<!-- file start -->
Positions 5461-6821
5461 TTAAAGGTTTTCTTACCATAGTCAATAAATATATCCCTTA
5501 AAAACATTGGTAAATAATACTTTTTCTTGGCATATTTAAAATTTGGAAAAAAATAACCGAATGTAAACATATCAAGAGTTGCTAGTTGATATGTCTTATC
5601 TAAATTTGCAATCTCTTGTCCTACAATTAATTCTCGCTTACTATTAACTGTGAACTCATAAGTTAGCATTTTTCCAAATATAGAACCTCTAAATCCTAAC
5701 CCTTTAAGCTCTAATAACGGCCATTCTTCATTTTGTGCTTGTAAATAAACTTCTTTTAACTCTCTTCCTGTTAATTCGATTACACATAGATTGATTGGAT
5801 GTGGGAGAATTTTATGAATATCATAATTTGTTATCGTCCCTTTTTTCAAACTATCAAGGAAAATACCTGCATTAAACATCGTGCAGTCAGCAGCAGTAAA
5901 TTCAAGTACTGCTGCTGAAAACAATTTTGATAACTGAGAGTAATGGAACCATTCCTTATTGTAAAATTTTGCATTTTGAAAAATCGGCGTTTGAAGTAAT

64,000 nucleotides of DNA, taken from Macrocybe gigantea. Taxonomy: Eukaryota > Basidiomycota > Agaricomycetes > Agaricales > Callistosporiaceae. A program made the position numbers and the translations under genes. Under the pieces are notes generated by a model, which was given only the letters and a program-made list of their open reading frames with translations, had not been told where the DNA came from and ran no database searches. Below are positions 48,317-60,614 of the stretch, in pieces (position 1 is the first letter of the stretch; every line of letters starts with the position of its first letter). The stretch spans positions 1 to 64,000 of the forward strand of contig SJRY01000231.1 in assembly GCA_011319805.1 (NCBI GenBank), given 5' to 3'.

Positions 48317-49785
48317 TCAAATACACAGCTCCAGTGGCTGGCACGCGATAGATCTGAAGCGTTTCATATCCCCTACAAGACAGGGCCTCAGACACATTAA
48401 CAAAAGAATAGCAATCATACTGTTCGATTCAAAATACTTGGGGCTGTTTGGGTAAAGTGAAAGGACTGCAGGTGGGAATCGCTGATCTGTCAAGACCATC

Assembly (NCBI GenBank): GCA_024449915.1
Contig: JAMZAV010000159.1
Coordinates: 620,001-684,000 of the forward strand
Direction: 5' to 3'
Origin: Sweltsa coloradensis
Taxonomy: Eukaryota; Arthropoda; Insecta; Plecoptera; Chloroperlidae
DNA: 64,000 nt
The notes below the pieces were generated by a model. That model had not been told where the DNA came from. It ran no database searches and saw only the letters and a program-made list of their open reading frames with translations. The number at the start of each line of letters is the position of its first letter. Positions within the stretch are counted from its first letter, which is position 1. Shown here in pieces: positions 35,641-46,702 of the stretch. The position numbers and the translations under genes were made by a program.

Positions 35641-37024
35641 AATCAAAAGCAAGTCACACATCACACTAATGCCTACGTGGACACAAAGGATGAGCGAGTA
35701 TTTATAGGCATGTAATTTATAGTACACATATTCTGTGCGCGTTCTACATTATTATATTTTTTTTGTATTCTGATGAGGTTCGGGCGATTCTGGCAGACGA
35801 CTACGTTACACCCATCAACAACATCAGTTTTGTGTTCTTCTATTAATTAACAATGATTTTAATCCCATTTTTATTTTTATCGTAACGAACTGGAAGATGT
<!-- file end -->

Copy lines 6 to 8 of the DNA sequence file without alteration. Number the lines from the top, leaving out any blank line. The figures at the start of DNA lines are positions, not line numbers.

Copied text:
5801 GTGGGAGAATTTTATGAATATCATAATTTGTTATCGTCCCTTTTTTCAAACTATCAAGGAAAATACCTGCATTAAACATCGTGCAGTCAGCAGCAGTAAA
5901 TTCAAGTACTGCTGCTGAAAACAATTTTGATAACTGAGAGTAATGGAACCATTCCTTATTGTAAAATTTTGCATTTTGAAAAATCGGCGTTTGAAGTAAT

64,000 nucleotides of DNA, taken from Macrocybe gigantea. Taxonomy: Eukaryota > Basidiomycota > Agaricomycetes > Agaricales > Callistosporiaceae. A program made the position numbers and the translations under genes. Under the pieces are notes generated by a model, which was given only the letters and a program-made list of their open reading frames with translations, had not been told where the DNA came from and ran no database searches. Below are positions 48,317-60,614 of the stretch, in pieces (position 1 is the first letter of the stretch; every line of letters starts with the position of its first letter). The stretch spans positions 1 to 64,000 of the forward strand of contig SJRY01000231.1 in assembly GCA_011319805.1 (NCBI GenBank), given 5' to 3'.